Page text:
Hey, Scripting Guy! Quick-Hits Friday: The Scripting Guys Respond to a Bunch of Questions (03/20/09)


Troubleshooting an Active Directory HTA


Hey, Scripting Guy! Question

Hey, Scripting Guy! I have created an HTML Application (HTA) to prompt a support person for their administrative ID and password and a computer name that they wish to delete from Active Directory. The script uses the alternate credentials to find the computer object alright, but does not use the alternate credentials to delete the object. I am having issues figuring out a way to get this done.

– DC

SpacerHey, Scripting Guy! Answer

Hi DC,

Here are a couple of articles that talk about deleting a computer account from Active Direcotry: Article 1 and Article 2. Your script portion looks like it could be correct; we do not see any glaring error.

We would take the code out of the HTA and run only the code, first with hard-coded values to make sure it works. Then we would change the script to use an input box for the values and see if that works. If both of those tests work, there is a problem with something in the HTA. HTAs are difficult to troubleshoot and it is best to remove them from the scenario early on.

One thought we initially had was that you were having a problem maintaining state between two different subroutines, but that does not appear to be the problem as you both search for and delete within the same subroutine.

My guess now is that you are not actually using the credentials that you are passing. In most cases, a normal person is allowed to query Active Directory because of the need to locate services, verify rights, and so on. It is possible that this part of your script is being ignored, and hence my suggestion to strip everything out of the HTA and see if it works. If hard-coded credentials work, the next step is to see what happens when they are typed in an input box. It is possible that quotation marks are needed, special characters are being interpreted instead of escaped, and all the silly exceptions that makes writing scripts so much fun.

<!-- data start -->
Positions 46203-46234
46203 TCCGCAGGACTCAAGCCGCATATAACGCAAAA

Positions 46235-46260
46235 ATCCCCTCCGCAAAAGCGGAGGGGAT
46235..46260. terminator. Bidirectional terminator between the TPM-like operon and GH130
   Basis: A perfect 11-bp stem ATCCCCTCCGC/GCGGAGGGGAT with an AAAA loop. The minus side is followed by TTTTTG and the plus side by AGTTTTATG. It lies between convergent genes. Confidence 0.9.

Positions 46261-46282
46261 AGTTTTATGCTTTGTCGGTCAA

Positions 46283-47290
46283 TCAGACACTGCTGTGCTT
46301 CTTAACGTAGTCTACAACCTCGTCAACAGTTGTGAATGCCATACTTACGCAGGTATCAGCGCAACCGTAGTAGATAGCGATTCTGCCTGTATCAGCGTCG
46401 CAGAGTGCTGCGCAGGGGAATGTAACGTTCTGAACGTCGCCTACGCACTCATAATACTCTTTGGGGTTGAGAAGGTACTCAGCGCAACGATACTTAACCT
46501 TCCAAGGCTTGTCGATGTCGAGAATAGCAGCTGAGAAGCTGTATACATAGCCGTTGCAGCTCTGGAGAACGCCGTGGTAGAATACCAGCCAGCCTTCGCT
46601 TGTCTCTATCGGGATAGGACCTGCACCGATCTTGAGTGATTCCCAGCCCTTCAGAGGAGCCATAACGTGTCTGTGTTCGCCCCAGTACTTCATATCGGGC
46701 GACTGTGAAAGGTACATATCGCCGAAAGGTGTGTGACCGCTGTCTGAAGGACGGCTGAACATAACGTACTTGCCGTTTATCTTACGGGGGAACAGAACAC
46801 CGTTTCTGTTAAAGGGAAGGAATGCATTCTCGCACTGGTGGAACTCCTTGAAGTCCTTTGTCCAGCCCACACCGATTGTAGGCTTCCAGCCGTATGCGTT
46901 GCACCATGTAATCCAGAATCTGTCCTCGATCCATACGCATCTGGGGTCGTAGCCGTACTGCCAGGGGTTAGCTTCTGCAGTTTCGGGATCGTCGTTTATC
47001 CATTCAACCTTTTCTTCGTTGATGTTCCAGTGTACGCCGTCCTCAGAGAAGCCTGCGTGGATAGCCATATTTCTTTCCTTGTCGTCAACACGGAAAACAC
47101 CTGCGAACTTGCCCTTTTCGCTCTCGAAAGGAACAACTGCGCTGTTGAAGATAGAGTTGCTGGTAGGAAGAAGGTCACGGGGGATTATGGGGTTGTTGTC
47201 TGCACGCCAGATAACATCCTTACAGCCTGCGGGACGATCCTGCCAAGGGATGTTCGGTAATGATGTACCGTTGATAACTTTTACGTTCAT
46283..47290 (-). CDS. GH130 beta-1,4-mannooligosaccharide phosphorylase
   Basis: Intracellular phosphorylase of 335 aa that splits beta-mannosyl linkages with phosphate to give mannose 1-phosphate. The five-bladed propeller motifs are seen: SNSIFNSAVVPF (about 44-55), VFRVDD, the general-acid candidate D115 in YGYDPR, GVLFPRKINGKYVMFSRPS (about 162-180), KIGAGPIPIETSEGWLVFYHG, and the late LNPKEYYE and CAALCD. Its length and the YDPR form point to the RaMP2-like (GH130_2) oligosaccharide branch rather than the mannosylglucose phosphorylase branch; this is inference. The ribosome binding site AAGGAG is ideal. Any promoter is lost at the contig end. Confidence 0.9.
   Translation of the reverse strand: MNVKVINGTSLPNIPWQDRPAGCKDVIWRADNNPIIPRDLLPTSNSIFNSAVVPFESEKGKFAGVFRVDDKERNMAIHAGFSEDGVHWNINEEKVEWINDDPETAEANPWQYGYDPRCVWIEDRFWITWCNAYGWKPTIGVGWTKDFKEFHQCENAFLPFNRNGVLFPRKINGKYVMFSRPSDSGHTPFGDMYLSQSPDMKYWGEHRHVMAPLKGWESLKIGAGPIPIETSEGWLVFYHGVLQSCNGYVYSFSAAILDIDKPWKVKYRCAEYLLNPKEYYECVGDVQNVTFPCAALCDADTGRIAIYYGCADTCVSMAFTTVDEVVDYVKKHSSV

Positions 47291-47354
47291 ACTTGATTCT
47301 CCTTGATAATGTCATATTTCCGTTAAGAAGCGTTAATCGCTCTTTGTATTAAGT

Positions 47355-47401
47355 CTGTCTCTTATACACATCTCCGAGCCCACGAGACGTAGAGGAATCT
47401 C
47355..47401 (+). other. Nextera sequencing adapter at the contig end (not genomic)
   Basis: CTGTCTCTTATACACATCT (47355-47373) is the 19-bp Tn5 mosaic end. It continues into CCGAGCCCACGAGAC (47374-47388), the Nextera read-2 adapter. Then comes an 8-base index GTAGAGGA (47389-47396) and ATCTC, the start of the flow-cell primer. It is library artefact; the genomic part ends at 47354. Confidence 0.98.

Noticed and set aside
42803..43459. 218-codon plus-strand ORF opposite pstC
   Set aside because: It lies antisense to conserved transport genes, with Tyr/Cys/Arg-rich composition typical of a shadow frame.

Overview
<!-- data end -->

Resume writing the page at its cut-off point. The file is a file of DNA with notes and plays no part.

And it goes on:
When you get it working, we would like it if you would be willing to share it with others via the Community-Submitted Scripts Repository. Send it by e-mail to scripter@microsoft.com with the subject of “Community-Submitted Scripts Repository.” Of course, you would want to first strip out your domain name information and the credential information.


How Can I Reboot Multiple Computers from a Text File?


Hey, Scripting Guy! Question

Hey, Scripting Guy! I’ve been trying to reboot multiple computers from a text file, but I can only get it to work if I use one server at a time. Here is my script:

 $a = Get-Content "C:\serverlist.txt"
foreach ($i in $a)
(gwmi win32_operatingsystem -Credential $cred -ComputerName $a).Win32Shutdown(6)

But when I run it, I get this error:

Method invocation failed because [System.Object[]] doesn't contain a method named 'Win32Shutdown'.
At :line:24 char:77
+ (gwmi win32_operatingsystem -Credential $cred -ComputerName $a).Win32Shutdown <<<< (6)

– PJ

SpacerHey, Scripting Guy! Answer

Hi PJ,

You almost have your script right. Here’s how it should be written:

$a = Get-Content "C:\serverlist.txt"
foreach ($i in $a)
(gwmi win32_operatingsystem -Credential $cred -ComputerName $i).Win32Shutdown(6)